By Pierre Tristam
What’s the difference between Koran-burning Terry Jones in Gainesville and Franklin Graham in his North Carolina Boone? Jones is a firefly fanatic, his lasting value about equal to a larval life form. He’s already forgotten. Graham has his father’s name. His father’s congregations. His father’s reputation. He’s soiling and shredding all three fast. But immensity of Billy Graham’s breadth, admirable in so many respects, takes time to demolish. Especially when you still get invited to national television shows and treated with the deference your father commanded.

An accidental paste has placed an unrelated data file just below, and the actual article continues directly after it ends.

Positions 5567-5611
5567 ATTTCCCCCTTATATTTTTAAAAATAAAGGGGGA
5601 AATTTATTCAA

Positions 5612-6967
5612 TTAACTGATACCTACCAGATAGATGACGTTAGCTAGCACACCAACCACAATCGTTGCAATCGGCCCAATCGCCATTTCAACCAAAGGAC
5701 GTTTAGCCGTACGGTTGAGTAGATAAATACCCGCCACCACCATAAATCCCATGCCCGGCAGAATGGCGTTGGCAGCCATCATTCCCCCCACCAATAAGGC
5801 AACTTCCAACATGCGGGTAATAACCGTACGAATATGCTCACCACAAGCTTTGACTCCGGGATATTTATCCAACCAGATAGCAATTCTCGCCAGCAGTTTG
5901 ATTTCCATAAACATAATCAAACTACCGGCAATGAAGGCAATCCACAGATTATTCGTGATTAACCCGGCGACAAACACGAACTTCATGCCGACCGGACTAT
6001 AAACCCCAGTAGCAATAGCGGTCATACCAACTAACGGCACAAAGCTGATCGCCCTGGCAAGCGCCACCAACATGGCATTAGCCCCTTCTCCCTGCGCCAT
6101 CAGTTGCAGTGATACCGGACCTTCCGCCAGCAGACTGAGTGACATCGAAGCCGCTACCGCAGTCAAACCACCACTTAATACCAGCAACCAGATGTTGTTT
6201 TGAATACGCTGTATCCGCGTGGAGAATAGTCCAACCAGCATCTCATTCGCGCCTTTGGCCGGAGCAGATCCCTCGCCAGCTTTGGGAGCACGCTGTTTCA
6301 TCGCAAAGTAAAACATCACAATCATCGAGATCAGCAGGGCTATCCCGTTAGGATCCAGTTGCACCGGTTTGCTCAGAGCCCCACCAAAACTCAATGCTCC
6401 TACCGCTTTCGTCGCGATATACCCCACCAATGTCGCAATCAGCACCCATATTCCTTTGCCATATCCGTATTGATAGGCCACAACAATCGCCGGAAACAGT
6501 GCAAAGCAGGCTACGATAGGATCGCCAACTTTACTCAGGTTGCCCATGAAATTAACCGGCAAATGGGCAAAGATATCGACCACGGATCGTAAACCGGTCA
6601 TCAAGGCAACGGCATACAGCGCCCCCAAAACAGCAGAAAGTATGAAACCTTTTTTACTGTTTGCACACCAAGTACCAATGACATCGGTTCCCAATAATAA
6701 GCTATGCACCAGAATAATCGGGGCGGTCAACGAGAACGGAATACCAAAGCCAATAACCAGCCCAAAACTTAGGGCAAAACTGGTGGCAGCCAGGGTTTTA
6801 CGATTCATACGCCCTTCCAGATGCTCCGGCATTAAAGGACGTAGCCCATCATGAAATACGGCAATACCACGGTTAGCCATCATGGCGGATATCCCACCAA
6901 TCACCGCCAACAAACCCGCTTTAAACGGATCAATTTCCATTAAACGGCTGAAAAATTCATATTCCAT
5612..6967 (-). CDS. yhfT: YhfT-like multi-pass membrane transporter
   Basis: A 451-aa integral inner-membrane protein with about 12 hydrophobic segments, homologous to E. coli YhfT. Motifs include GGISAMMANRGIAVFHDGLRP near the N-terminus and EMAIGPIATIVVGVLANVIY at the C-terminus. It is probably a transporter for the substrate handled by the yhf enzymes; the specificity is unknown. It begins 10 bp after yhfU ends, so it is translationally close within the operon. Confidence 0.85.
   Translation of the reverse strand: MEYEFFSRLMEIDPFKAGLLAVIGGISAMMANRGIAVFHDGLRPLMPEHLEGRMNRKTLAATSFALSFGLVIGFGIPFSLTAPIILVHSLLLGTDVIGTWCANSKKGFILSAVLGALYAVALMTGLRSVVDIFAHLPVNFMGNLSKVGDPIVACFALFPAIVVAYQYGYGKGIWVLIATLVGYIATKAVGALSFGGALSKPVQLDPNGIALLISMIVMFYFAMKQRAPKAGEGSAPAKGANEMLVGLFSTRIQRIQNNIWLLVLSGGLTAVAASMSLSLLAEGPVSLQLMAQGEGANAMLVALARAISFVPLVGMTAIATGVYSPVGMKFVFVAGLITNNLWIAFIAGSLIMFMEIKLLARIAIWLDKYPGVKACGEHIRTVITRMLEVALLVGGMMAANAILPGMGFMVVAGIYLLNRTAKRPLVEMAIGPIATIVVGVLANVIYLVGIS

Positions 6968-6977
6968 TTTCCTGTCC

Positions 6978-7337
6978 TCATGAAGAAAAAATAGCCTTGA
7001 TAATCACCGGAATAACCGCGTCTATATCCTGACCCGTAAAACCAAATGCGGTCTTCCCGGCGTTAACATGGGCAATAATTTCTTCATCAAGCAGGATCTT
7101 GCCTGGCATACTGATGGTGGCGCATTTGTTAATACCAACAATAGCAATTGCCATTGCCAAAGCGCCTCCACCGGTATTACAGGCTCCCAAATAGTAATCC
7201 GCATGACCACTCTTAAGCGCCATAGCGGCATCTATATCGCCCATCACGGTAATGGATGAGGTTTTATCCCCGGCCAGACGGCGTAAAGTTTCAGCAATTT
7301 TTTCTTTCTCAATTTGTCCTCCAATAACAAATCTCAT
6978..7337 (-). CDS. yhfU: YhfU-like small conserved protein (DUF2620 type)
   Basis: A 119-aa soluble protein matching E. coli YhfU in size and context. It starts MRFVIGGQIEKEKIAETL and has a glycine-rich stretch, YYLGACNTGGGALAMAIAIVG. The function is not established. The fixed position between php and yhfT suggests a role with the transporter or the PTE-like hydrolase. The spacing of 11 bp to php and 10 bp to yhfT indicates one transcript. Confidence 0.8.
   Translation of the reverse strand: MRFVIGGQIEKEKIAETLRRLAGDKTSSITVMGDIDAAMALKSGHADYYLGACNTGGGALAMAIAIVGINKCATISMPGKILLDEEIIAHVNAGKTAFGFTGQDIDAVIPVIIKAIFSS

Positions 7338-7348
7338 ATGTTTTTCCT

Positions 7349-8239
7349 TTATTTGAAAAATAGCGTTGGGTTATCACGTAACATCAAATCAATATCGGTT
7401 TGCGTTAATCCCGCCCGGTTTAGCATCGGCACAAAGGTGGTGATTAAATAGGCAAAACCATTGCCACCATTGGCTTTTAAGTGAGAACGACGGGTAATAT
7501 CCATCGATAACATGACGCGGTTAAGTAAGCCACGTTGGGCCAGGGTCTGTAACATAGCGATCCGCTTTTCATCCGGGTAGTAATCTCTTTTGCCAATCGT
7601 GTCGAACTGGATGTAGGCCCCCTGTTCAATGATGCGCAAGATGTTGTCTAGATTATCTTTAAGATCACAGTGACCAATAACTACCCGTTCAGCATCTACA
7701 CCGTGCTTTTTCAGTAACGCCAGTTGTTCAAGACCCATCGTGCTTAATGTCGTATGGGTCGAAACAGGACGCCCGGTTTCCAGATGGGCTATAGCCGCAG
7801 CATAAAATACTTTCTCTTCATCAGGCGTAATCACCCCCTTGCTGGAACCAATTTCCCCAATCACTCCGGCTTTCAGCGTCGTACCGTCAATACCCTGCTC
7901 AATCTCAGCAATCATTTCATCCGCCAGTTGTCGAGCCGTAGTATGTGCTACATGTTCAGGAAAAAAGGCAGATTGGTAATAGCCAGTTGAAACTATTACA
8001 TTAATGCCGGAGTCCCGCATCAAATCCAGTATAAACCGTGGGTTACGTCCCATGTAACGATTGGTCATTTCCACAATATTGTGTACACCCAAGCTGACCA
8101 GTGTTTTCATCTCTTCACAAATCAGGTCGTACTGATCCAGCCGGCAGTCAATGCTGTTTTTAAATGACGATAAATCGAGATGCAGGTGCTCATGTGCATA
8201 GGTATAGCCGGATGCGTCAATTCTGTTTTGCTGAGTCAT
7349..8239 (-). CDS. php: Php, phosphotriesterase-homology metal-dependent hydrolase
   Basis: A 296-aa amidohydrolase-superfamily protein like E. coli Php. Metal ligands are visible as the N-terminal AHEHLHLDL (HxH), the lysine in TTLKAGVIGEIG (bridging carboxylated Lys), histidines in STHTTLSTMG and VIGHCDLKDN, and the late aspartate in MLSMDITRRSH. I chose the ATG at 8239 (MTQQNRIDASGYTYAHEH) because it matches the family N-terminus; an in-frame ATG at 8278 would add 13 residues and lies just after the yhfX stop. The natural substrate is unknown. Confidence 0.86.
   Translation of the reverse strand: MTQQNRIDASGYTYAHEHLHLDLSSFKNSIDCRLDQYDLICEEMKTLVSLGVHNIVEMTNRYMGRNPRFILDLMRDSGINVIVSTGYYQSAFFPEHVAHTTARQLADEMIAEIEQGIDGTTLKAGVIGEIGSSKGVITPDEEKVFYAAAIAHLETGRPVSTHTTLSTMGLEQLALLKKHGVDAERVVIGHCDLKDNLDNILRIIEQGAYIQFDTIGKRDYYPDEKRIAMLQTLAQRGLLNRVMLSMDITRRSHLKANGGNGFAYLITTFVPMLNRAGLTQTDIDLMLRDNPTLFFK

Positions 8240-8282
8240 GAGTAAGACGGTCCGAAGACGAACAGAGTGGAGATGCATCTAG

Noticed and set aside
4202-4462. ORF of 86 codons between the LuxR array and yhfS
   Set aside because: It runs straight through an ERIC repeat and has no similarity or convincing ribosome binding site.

There is no difference between Terry Jones and Franklin Graham, except this: Graham is more dangerous. He’s the fanatic in respectability’s guise. He’s the fool with a following. That following gives him the legitimacy of the Sunday chat shows (though Louis Farrakhan’s following is proportionately larger in the United States, but you don’t see him allowed to wince it up on the Sunday chat shows).
Graham and Graham’s types must be heard: you don’t let a guy with a following like that do his bit in the shadows. It’s necessary, even vital, to know fanaticism intimately in order to demolish it. Hear him. But don’t let him get away with it, unless you’re his willing accomplice.